It is time to experience abundance in every area of your life by using prayer, forgiveness, repentance, and truth as the foundation for developing spiritual fortitude. Consistent prayer will increase your faith and usher you into a true relationship with God. A true relationship with God yields peace and abundance.
If you are ready to release the power of God into your life and circumstances, then this is the book for you. In this book you will learn: to pray fervently to release past hurt and pain, how to pray for your marriage, children, business, finances, attitude, and so much more. After reading this book you will develop spiritual fortitude, live in the freedom of whom Christ called you to be, learn practical steps to release past hurt and pain so that you can heal, boldly walk in your God-given authority, and develop spiritually.
Pamela D. Smith is an Award-Nominated, Multi-Published Author, Prayer Warrior, Inspirational Speaker, and Mentor who was recently named one of 11 Women in Marketplace Ministry to watch in 2021.
Pamela is also a Licensed Minister and Certified Life Coach who has dedicated her diverse pursuits to elevating the lives of women around the world. She uses her literary talent to evangelize and bring others into the saving faith of Jesus Christ. Her mission is to help women deepen their prayer lives and release past hurt and pain and live a life of purpose and abundance. As a Mentor, Pamela is sought out for prayer, inner healing, and guidance into divine purpose. Her mentorship also includes helping self-published Christian authors navigate the publishing process and provides them with tips on how to use their book as a ministry tool.
Pamela has graduated from Louisiana Tech University with an Undergraduate Degree in Liberal Arts. She continued her education and received her Master’s in Business Management from AIU University.
Pamela speaks at churches, conferences, and to Christian women groups and book clubs. Her transformational speeches and prayers equip women to become resilient, heal, and whole as they learn how to overcome adversity through the power of prayer.
Pamela has been featured in several magazines, articles, podcasts, and blogs including Sheen magazine, N’style Atlanta, and Houston Style Magazine. To learn more about Pamela D. Smith visit her website at www.pameladsmith.net
While At The Altar is a book written to help readers with their Christian walk. There are short chapters that focus on a topic that everyone deals with in life. Within each chapter the author discusses the topic or situation that we all can relate to. There is a prayer written in each chapter that gives the reader an example of how to pray about the situation or topic in their life. Next, we find a Declaration. This is a statement to claim in one’s life (or a mantra.) The last thing in each chapter is a Journal entry example. The author gives readers ideas on how to make the truth come alive by journaling their thoughts and Scripture verses that help to reinforce the thoughts. This book is a quick read, but the thoughts on each page will allow you to study more after the reading is finished. Although I have some theological differences with this author, I appreciate the book’s clarity and ease of use. I think many people will benefit from reading this book.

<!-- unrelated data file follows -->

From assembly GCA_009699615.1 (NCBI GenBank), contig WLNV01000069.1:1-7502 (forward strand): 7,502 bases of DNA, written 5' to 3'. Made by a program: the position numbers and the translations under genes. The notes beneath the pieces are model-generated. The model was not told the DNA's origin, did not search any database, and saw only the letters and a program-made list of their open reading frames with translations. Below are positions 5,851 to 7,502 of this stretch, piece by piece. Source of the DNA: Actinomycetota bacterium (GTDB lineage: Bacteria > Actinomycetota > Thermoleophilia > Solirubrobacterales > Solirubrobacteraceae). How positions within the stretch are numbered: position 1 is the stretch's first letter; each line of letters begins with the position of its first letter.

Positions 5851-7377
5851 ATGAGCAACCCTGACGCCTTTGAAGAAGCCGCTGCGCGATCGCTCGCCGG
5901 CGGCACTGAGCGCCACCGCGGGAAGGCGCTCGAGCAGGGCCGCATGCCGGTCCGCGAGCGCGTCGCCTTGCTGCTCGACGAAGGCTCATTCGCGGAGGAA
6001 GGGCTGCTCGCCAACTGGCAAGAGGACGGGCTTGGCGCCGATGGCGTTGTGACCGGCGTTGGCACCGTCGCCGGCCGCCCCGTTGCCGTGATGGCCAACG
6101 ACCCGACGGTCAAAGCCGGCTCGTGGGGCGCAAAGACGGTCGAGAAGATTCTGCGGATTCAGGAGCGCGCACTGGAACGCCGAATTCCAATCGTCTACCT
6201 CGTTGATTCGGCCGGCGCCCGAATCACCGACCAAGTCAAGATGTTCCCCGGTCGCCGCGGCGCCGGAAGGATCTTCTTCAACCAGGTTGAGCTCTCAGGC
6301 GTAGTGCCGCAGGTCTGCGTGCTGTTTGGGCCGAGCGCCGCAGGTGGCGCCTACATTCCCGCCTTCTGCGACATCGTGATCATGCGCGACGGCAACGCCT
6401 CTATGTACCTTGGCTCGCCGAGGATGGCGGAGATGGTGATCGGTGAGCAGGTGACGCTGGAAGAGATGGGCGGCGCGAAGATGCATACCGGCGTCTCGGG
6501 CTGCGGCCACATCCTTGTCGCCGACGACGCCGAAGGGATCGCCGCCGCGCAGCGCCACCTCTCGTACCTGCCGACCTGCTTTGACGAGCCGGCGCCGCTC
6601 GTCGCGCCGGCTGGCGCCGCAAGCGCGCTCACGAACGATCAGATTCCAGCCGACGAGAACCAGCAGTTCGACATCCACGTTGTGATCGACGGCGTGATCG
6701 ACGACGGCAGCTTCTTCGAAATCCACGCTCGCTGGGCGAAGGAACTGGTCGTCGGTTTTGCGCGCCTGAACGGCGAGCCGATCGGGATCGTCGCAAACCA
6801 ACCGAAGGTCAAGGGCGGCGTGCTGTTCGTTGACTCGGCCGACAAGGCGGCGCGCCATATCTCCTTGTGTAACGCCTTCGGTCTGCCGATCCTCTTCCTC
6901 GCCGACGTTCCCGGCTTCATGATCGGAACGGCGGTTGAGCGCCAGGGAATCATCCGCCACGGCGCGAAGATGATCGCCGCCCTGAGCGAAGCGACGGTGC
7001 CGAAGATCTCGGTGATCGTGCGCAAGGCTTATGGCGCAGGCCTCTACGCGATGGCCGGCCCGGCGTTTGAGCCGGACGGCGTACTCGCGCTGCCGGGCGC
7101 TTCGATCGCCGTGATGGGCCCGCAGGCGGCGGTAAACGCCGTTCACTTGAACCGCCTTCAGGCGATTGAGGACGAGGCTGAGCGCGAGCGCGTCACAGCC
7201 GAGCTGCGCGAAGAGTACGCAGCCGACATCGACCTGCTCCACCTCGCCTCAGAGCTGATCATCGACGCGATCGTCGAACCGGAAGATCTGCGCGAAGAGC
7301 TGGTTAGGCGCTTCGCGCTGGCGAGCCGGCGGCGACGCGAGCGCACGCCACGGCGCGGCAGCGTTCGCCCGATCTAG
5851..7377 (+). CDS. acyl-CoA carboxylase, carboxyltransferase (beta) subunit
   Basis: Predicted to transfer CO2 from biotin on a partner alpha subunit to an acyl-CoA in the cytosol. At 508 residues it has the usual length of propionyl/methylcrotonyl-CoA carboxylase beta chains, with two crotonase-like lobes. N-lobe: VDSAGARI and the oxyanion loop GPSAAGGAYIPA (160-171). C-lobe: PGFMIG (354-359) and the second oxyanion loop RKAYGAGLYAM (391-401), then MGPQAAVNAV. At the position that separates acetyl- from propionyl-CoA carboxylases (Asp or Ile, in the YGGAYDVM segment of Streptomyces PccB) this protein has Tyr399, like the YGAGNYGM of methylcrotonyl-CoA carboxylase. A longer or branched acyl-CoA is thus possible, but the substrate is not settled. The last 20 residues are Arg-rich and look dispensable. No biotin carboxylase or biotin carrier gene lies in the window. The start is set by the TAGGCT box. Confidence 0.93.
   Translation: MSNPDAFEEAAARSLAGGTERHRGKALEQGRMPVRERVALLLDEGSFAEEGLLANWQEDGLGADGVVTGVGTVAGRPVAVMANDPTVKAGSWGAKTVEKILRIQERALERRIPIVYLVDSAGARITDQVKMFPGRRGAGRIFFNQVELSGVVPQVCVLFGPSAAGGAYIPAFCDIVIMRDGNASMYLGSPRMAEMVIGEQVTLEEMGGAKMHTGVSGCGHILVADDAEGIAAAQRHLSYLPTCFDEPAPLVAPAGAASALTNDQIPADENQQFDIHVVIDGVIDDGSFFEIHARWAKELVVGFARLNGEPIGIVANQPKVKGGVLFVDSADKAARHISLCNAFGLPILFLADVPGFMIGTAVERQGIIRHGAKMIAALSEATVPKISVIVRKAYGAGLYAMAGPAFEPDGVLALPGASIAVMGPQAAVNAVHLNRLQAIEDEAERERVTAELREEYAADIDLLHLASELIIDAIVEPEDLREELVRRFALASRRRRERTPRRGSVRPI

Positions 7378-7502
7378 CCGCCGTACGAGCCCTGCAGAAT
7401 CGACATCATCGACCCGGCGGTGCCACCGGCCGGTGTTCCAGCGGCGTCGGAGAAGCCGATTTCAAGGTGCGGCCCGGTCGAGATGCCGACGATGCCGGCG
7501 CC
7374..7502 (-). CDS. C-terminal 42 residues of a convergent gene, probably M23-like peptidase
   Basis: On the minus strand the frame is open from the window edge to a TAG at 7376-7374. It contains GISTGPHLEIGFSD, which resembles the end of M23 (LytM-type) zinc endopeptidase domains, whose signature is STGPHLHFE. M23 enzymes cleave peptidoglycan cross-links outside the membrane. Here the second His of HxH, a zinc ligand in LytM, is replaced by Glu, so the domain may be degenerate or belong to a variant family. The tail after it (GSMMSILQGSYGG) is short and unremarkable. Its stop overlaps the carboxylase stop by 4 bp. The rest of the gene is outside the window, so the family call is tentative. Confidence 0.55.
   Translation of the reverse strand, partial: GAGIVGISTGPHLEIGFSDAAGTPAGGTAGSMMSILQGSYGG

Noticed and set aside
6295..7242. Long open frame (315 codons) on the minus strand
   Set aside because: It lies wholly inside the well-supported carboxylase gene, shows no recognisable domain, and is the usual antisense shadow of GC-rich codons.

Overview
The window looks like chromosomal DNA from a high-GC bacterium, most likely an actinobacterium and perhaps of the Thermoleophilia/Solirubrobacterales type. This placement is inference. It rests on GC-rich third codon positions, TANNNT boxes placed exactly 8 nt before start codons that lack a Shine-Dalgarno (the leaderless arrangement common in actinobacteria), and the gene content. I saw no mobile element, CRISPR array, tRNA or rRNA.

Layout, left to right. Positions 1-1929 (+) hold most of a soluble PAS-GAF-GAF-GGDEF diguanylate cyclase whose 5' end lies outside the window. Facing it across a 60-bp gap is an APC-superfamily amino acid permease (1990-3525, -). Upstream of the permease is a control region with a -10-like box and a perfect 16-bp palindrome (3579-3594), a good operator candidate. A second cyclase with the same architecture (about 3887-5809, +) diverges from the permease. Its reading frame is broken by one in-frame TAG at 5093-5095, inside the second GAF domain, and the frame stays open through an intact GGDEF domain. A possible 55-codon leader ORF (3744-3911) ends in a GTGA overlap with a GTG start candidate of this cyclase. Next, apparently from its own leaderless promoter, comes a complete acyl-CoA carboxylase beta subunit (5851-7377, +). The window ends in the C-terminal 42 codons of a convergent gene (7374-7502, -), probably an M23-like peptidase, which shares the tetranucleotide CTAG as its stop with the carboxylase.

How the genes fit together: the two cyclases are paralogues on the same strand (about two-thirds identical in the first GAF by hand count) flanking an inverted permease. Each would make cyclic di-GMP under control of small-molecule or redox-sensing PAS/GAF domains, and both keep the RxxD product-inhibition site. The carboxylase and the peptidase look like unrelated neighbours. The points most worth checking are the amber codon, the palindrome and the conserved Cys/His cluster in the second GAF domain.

Lizzie Lane is the author of over 50 books, a number of which have been bestsellers. She was born and bred in Bristol where many of her family worked in the cigarette and cigar factories. This has inspired her new saga series for Boldwood The Tobacco Girls, the first part of which will be published in January 2021.
This series is about three girls who are friends during the beginning of WWII. This group of young women all work together at a tobacco plant in England. Their job is to sort the tobacco and get it ready for processing. These young women have become great friends, but they are vulnerable. Girls who worked in the tobacco factories were considered a lower class than some.
One of the girls named Phyllis had recently married a respectable man when she found herself pregnant out of wedlock. Her new husband goes off to war and she is stuck living with his suffocating mother-in-law. When she loses the baby, the mother-in-law becomes even more intolerable. Phyllis realizes that she needs to leave after she finds out that her husband is missing in action and presumed dead.
The other girls, Maisie and Bridgett, round out the trio and have their own problems. Bridget is in love with a young American, who visited England, but has moved back home. The story tells much about their love lives and work lives. The book delves into the lives of many in the lower classes in Britian as the bombing raids begin to destroy the city of Bristol. Between family troubles and finding food to eat, the girls are having dark days. The book is rated PG13 for sexual content.